60

ruger, this is long but showcases it. I know you did your research first but I thought I would post this. Great sounding amp.

61

polecat,

yeah I posted that video in either this thread or another one, and it is a big reason why I decided to give solid state a shot.

For the record, in case anybody is wondering- the Blues Cubes are not modelers/digital; they are analog solid state. If that matters to anyone.

62

polecat,

yeah I posted that video in either this thread or another one, and it is a big reason why I decided to give solid state a shot.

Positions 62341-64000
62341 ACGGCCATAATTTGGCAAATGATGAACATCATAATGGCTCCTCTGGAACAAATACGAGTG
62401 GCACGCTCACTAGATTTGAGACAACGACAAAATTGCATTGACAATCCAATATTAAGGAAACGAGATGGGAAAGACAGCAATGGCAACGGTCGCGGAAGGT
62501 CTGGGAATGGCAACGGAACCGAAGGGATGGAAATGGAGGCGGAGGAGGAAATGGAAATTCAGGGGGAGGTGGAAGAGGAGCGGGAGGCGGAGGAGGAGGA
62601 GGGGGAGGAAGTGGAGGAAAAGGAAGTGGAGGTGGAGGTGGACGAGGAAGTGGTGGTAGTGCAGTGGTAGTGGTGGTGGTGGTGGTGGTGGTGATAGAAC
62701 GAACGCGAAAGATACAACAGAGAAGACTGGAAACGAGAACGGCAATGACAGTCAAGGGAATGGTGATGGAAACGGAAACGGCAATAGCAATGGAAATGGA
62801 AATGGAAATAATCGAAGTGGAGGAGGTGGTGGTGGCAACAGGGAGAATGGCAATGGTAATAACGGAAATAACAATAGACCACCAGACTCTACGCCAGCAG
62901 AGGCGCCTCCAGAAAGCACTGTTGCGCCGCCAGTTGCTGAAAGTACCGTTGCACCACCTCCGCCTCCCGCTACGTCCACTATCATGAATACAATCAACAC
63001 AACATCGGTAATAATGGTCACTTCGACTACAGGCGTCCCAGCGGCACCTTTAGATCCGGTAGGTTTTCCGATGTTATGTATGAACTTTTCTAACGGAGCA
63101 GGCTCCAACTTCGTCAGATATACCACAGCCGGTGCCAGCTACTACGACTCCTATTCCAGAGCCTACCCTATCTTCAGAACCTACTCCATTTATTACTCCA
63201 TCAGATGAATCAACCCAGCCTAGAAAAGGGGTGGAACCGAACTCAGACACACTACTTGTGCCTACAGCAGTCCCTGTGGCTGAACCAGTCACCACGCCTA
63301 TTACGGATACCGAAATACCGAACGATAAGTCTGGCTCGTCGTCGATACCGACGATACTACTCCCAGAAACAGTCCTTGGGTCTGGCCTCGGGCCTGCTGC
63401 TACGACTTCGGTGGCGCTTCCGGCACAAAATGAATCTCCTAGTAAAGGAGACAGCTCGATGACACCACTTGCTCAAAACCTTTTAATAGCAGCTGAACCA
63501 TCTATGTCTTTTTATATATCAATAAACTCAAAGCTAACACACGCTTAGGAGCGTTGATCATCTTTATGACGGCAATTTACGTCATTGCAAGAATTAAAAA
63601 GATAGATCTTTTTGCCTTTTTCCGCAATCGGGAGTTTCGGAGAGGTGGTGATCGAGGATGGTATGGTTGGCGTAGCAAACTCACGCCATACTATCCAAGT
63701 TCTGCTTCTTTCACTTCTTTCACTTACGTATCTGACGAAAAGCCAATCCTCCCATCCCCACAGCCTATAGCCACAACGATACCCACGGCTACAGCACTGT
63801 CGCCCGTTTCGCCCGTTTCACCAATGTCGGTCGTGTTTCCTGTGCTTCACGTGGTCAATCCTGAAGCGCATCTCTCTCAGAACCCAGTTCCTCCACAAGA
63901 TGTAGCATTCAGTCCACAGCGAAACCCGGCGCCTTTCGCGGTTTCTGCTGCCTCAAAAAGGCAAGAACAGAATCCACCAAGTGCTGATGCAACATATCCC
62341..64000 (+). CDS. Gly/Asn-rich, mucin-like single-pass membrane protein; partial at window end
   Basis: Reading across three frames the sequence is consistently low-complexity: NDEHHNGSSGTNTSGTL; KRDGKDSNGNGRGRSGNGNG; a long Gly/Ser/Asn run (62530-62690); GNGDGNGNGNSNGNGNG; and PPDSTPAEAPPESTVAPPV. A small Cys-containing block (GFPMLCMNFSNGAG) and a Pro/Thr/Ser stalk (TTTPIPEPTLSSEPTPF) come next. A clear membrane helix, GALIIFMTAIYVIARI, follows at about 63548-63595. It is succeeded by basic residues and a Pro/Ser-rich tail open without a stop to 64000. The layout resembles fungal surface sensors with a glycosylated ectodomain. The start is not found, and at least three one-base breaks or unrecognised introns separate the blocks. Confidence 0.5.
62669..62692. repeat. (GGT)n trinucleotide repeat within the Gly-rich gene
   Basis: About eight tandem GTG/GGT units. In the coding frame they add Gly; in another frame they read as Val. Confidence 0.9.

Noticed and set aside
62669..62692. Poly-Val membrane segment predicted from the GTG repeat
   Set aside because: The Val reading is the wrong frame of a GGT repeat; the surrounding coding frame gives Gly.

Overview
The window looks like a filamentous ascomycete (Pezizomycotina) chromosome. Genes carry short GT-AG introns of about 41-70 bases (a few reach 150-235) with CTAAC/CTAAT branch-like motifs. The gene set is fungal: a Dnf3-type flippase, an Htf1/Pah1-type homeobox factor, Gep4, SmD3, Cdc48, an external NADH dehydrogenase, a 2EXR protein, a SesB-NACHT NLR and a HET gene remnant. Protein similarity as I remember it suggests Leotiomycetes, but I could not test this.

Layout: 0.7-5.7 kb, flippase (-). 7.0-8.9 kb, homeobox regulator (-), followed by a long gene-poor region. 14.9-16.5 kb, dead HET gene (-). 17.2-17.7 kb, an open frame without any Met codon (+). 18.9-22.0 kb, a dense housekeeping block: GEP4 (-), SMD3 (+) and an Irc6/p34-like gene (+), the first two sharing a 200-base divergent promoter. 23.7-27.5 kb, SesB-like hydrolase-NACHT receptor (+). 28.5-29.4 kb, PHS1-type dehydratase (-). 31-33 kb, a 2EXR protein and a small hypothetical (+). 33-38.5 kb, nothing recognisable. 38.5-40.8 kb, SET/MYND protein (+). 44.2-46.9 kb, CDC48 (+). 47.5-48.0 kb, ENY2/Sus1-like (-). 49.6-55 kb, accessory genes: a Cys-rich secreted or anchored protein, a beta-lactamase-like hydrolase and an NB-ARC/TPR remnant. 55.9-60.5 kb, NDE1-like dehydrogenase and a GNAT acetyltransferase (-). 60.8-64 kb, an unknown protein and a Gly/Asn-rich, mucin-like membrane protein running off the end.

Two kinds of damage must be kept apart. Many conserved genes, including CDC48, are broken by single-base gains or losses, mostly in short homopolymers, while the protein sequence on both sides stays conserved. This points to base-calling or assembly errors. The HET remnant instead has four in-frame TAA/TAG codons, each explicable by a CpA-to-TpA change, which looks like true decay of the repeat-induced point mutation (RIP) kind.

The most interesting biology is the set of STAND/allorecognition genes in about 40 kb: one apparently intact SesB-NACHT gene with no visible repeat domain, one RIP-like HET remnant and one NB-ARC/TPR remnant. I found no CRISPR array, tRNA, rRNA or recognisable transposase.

For the record, in case anybody is wondering- the Blues Cubes are not modelers/digital; they are analog solid state. If that matters to anyone.

– ruger9

I missed your posting of the video. I just bought used an Orange CR60 because I wanted a solid state amp that I felt sounded good at any volumes and I think they do.

63